Beijing (AsiaNews/Agencies) - China will be making a serious mistake if it concentrates only on economic problems, and sidelines the debate over greater democracy. This is the opinion of Yu Keping, a high-ranking official in the Communist Party and the deputy director of the Central Compilation and Transition Bureau, an important CP think tank, published today in China Comment, a biweekly magazine published by Xinhua.
Yu does not contest the centrality of the CP, nor the necessity of order, obedience, and centralization in favor of central power, but he maintains that "incremental democracy characterised by some sort of radical reform" is needed.
Although he does not suggest any specific reforms, the position is important because it stands apart from the official one, repeated recently by Prime Minister Wen Jiabao, who is focusing on dealing with the economic crisis and is setting aside any discussion of reform. Wen says that Western democracy is not suitable for the country, and that democratic change must have Chinese characteristics to reflect the country's situation, without explaining what these "Chinese characteristics" are.
A growing number of experts observe that China must resume its journey toward political and democratic reforms. At the beginning of March, Bao Tong, the personal secretary and friend of former prime minister Zhao Ziyang, sent a letter to the Chinese parliament illustrating possible reforms (see Bao Tong: Absolute power of the Party will suffocate the people and the economy).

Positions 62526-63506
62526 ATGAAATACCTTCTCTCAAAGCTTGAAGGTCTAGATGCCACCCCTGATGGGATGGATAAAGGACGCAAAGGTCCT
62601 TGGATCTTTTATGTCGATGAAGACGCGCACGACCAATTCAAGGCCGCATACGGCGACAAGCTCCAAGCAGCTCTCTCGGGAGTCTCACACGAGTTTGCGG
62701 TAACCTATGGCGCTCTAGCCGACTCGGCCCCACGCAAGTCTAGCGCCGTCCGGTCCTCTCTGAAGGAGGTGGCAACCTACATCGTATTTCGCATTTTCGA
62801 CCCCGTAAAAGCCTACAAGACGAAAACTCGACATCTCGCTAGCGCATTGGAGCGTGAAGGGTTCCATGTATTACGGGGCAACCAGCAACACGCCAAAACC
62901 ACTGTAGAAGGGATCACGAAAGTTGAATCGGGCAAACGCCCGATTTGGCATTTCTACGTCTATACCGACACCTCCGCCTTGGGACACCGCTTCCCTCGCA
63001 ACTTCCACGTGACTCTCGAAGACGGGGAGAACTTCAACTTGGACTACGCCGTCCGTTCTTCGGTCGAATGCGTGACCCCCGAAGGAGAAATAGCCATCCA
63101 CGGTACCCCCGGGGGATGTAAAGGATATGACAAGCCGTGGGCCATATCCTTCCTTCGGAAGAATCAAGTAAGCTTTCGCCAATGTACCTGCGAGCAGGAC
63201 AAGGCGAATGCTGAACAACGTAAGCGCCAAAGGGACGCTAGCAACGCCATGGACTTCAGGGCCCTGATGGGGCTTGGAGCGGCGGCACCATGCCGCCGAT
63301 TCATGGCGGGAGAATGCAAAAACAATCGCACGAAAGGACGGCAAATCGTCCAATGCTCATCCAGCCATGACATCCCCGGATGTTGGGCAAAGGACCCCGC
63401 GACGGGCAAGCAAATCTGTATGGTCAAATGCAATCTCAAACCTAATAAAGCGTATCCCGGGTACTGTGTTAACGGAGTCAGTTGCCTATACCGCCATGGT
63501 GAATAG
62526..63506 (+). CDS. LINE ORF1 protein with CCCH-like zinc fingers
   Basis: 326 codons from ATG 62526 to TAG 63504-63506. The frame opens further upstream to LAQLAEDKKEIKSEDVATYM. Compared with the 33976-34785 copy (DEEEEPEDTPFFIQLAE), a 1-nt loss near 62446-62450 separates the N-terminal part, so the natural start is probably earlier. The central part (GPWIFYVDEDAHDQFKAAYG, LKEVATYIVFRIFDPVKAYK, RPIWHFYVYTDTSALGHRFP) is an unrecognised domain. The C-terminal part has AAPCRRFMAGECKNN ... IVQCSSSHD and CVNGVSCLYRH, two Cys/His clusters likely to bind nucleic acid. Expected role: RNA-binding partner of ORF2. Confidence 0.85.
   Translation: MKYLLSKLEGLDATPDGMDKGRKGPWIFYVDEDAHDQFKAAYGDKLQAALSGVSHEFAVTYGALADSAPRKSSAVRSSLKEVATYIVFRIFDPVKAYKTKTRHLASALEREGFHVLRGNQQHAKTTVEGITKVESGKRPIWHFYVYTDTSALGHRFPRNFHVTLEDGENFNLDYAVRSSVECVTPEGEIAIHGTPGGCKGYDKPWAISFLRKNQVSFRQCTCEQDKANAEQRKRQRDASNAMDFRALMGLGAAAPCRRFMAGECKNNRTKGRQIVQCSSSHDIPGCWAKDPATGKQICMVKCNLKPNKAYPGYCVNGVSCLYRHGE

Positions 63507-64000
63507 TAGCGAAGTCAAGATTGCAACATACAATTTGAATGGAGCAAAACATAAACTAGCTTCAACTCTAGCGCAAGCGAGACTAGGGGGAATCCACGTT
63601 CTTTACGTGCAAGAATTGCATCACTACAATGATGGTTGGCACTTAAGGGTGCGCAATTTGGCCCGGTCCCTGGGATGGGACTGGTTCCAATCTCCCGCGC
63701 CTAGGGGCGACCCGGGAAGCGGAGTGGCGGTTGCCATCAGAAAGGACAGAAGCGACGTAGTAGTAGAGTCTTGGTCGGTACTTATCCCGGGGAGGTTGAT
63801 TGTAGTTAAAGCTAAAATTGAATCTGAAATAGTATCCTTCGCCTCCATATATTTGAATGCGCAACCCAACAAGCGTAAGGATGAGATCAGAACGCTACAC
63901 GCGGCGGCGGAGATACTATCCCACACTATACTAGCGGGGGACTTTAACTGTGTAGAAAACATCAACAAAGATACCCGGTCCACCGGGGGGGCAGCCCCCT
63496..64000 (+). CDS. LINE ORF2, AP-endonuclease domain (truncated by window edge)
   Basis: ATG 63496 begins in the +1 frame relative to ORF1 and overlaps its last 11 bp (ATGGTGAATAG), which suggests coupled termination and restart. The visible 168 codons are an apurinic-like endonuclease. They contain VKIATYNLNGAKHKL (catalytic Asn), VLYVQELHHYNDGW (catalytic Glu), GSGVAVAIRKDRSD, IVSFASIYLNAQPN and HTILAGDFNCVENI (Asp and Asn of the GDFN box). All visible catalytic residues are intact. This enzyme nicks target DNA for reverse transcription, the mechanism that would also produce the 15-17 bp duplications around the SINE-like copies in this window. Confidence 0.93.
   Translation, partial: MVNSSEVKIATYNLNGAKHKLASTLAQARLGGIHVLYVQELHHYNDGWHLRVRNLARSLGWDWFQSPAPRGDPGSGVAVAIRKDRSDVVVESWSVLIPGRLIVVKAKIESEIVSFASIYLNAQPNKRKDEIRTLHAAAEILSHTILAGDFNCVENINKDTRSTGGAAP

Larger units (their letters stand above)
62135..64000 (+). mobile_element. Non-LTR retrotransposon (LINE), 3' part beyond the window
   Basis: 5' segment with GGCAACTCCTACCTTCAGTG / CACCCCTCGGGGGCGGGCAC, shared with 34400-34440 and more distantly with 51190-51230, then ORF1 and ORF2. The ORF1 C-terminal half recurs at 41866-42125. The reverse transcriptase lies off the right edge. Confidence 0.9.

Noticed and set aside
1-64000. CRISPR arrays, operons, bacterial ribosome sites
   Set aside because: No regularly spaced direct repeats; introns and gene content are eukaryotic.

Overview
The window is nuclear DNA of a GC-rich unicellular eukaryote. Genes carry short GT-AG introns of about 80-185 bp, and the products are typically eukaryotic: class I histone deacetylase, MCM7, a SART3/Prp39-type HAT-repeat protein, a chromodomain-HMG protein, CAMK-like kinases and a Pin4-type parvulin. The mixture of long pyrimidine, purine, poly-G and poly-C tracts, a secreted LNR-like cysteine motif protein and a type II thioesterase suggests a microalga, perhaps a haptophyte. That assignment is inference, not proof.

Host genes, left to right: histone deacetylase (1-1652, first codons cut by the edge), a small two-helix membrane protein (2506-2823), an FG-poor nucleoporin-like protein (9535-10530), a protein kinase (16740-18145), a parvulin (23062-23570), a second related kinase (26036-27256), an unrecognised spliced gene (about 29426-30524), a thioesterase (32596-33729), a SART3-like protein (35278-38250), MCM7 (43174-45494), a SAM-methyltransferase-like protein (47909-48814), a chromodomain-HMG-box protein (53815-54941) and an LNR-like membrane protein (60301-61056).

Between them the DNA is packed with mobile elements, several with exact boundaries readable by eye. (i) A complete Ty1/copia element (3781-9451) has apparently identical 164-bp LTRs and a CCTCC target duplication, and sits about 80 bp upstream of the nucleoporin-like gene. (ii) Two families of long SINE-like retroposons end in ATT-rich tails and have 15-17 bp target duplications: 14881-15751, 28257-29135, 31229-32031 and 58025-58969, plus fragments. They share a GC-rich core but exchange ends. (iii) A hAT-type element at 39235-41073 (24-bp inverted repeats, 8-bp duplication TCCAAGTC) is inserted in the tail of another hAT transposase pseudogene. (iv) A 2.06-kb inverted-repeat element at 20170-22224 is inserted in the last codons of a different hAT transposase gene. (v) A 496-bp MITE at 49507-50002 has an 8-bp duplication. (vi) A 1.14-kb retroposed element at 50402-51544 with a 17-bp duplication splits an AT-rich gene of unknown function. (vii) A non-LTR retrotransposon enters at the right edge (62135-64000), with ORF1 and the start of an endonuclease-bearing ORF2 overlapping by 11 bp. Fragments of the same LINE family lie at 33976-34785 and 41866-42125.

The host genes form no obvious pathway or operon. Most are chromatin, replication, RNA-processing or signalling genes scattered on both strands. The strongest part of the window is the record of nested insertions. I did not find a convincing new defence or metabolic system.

In February, a group of old members of the CP wrote an open letter to President Hu Jintao and to the Permanent Committee of the Party, calling for the reconstitution of a commission to study political reforms, like the one instituted in 1986 and headed by Zhao Ziyang, which was dissolved in 1989 after the massacre in Tiananmen Square, and fell into disgrace together with Zhao. The authors (including Li Rui, the former secretary of Mao Zedong, former propaganda chief Zhu Houze, former media industry director Du Daozheng, the lawyer Zhang Sizhi, and the economist Gao Shanquan) also advise loosening censorship of the media and permitting an organized opposition, in the conviction that only greater democracy and transparency can permit overcoming the economic crisis and stopping the widespread corruption.
But at the annual meeting of the National People's Congress, in March, no room was given to proposals for democratic reforms. Instead, Beijing continues to persecute any voice of dissension from the official line: yesterday, the famous writer Jiang Qisheng was taken from his home by the police, who also confiscated two computers, books, and his credit card. They interrogated him for more than six hours without any real accusation, solely because, from telephone surveillance and from correspondence, it emerged that he was writing an article to commemorate the 20th anniversary of the massacre in Tiananmen Square, something that they warned him not to do. Jiang, who was previously arrested over the protests in 1989 (in the photo) and for having written a commemorative article in 1999, is also a signer of Charter 08, the document published last December that calls upon the authorities to grant greater democracy and respect for human rights. In response, the police have interrogated and arrested many of the signers, including the dissident Liu Xiaobo, who has been detained since December.